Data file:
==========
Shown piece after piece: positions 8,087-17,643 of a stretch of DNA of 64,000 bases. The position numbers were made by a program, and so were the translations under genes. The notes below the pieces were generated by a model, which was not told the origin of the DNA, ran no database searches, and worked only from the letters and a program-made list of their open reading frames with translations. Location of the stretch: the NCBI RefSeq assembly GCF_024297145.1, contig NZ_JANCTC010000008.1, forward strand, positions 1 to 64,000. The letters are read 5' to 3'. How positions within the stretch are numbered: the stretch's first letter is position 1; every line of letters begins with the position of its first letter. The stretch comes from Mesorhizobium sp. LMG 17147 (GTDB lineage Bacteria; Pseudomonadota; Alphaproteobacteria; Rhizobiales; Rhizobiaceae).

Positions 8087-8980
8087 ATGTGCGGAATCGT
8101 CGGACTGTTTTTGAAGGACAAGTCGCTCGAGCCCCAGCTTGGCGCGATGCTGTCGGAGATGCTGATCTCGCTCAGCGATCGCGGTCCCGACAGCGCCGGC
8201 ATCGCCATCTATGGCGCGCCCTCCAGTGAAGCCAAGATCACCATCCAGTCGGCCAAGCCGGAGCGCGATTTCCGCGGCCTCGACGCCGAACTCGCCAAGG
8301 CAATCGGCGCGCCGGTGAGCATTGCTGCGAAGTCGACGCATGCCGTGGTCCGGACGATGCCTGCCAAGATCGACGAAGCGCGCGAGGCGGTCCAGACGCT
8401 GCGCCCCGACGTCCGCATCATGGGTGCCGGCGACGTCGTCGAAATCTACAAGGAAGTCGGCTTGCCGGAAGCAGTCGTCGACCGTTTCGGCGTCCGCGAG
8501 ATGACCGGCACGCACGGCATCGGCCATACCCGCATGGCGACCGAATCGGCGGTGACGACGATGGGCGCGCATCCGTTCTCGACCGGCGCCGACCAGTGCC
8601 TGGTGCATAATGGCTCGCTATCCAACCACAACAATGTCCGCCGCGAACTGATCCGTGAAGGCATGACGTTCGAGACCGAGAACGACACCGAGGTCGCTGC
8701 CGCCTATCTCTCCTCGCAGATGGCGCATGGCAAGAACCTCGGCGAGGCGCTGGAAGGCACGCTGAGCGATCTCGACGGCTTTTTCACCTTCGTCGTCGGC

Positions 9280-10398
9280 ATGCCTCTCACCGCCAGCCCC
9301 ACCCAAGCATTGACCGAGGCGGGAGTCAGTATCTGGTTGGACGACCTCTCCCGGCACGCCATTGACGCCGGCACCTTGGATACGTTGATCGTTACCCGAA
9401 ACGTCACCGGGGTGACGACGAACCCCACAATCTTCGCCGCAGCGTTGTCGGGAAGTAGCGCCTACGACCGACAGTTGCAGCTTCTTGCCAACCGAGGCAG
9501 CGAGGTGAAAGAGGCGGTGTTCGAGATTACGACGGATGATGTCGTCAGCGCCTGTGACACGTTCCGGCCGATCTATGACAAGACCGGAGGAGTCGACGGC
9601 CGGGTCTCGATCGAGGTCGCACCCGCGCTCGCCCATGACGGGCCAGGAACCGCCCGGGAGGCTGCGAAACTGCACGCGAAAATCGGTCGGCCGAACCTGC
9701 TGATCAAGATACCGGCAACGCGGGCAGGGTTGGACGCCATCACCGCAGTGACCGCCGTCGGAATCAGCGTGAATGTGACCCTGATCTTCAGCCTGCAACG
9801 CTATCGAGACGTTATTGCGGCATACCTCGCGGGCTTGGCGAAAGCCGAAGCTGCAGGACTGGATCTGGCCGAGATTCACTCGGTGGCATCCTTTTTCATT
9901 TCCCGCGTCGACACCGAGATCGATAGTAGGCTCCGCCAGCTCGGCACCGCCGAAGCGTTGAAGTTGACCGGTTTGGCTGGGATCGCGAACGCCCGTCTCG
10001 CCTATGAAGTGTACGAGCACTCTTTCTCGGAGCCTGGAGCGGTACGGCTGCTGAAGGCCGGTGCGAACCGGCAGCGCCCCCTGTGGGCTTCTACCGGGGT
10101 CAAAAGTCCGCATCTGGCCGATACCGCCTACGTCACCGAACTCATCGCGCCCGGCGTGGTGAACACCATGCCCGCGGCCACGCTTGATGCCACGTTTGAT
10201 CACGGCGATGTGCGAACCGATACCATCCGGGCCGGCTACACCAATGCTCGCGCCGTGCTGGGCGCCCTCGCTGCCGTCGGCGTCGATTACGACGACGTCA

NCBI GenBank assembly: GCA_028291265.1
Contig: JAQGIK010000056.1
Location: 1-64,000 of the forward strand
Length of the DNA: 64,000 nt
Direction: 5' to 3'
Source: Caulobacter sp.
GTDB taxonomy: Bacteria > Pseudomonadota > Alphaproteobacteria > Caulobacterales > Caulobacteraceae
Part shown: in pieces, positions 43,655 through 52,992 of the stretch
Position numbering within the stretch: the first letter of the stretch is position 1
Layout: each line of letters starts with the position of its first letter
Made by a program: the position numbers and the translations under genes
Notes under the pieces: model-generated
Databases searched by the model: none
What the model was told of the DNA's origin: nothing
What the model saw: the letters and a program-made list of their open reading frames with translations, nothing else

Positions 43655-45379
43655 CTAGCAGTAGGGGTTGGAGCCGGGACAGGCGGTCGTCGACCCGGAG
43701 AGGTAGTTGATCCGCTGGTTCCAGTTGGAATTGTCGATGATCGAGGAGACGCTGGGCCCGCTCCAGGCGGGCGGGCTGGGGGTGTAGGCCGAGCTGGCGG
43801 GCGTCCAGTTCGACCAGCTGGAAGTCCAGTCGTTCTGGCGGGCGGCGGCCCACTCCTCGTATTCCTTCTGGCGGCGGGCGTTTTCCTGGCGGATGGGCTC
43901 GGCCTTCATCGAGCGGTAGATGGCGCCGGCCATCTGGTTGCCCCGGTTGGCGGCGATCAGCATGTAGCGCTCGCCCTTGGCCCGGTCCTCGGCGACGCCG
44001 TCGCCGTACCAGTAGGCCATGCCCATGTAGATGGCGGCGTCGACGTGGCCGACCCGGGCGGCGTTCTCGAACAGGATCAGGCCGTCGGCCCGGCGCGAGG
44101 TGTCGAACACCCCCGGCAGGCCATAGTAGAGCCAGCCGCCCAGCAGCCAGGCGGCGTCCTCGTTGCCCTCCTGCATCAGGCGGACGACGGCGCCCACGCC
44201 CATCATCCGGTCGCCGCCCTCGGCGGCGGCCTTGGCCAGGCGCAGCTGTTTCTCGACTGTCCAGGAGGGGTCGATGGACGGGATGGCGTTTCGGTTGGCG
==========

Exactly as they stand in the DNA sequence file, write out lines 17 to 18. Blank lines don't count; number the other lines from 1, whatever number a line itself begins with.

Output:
9701 TGATCAAGATACCGGCAACGCGGGCAGGGTTGGACGCCATCACCGCAGTGACCGCCGTCGGAATCAGCGTGAATGTGACCCTGATCTTCAGCCTGCAACG
9801 CTATCGAGACGTTATTGCGGCATACCTCGCGGGCTTGGCGAAAGCCGAAGCTGCAGGACTGGATCTGGCCGAGATTCACTCGGTGGCATCCTTTTTCATT